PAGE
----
IV Fluid: Too Much of a Good Thing Can Kill You

By Chris Hutchison

I speak to physicians on a daily basis. I enjoy hearing their thoughts on improving patient care and safety, as I believe industry can play a key role in equipping doctors with information to improve decision making for their patients. While the conversations often start at 60,000-foot level about treatment protocols and medicines, we quickly engage around IV fluid management and the challenge of meeting the unique needs of each patient. Increasingly, studies have shown that what is best for the patient is not a “one size fits all” approach to IV fluids. In fact, just the opposite is true: improper fluid management can lead to serious complications, even death.

We all know that IV fluids offer significant benefits. They are essential whenever critically ill patients are admitted to the hospital, easing the administration of medicines, keeping patients hydrated and improving perfusion. That said, the more we learn about IV fluid and its effect on the kidneys, lungs and other vital organs, the more we understand the need to dose IV fluids the same way we do medicines: give only when they are needed and check to make sure they work.

Consider these findings:

  • Research led by Dr. Thomas Hopkins of Duke University showed that intraoperative fluid administration influenced patient outcomes during and after surgery, including increased mortality, pulmonary and cardiac complications associated with higher fluid volumes.1
  • Research led by Paul Marik highlighted fluid overload as an independent risk factor for mortality, with a significant increase in mortality and hospital cost seen for each liter of fluid administered after 5L in patients with septic shock.2
  • The recent FEDORA multi center, randomized controlled trial showed significant improvement in outcomes for patients randomized to receive goal directed fluid therapy compared to a usual care control group.3

These are just three examples of a growing body of evidence indicating IV fluid administration deserves attention. These facts are a call-to-action for physicians and hospitals alike.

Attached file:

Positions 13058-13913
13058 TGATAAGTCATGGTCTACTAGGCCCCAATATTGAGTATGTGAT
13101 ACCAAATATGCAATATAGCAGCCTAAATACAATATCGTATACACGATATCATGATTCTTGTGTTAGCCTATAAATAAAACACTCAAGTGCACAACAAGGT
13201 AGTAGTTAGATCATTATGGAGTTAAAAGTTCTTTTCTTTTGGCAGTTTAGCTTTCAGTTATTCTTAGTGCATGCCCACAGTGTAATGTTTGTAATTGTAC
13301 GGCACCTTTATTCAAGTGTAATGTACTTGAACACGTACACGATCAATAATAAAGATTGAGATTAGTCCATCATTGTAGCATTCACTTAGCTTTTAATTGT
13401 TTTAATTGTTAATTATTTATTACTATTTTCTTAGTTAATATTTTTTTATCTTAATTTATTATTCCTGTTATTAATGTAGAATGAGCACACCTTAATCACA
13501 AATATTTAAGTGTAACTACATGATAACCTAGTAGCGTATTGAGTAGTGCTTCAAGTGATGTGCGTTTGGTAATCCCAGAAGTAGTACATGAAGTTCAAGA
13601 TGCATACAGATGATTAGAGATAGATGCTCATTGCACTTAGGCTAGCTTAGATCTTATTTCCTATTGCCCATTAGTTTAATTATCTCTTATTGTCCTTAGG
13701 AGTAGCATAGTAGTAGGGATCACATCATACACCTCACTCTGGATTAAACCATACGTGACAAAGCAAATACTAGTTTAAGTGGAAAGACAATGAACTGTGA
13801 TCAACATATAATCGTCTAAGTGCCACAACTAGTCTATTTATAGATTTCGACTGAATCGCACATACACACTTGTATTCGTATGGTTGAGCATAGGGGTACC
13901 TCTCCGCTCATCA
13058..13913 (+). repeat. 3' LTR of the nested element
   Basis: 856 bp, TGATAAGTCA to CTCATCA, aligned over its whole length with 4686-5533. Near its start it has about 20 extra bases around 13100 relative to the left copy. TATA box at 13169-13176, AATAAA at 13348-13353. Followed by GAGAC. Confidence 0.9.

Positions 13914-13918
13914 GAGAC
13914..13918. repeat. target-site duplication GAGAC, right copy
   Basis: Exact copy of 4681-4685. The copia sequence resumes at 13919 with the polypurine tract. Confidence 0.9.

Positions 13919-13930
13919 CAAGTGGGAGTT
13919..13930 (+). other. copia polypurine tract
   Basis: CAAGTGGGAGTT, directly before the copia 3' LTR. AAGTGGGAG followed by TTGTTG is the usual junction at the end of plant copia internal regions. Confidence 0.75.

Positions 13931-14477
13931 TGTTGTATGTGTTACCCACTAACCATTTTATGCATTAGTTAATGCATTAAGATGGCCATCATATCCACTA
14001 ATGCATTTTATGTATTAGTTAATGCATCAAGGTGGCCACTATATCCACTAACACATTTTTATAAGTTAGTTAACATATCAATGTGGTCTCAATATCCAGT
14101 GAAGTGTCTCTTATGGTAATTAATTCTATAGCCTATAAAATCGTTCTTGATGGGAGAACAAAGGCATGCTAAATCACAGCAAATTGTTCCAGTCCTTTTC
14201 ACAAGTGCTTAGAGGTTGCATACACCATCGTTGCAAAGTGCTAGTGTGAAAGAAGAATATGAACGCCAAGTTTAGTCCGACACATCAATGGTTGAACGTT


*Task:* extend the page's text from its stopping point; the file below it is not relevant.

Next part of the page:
For physicians, doing no harm with IV fluids requires them to assess fluid dose for each patient.  Many physicians still opt for older, less effective standards that they have been using since their days in medical school. Some severely restrict fluid to patients with a history of congestive heart failure (CHF), or “tank up” patients with perfusion insufficiency, counting on someone else to “take off the excess volume” later. Others have embraced technology to help reinvent what they do every day – and look for next generation solutions that enable them to work smartly and safely with patients under their care. IV fluid management is on their list. 

While the number of physicians implementing these tests is growing, it is time to accelerate the adoption rate. 

Proper fluid management can provide significant operational benefit to hospitals. It can save lives, as demonstrated above, and it allows patients to move out of the ICU faster, making room for other critically ill patients. Appropriately managed patients can also require fewer risky and costly interventions like dialysis and mechanical ventilation. One recent study by the University of Kansas Medical Center found over $14,000 could be saved per treated patient by reducing the number of these costly interventions. That’s good news, but to get there, hospital administrators must review IV guidelines and protocols and ensure they reflect the newest research – and their physicians follow them. 

The days of following outdated IV fluid management practices are long gone. With new evidence in hand, personalized fluid monitoring and treatment are literally a matter of life and death. The life saved as a result could be your own.

Chris Hutchison is president and CEO of Cheetah Medical, global provider of 100 percent non-invasive fluid management monitoring technologies, designed for use in critical care, operating room and emergency department settings. 

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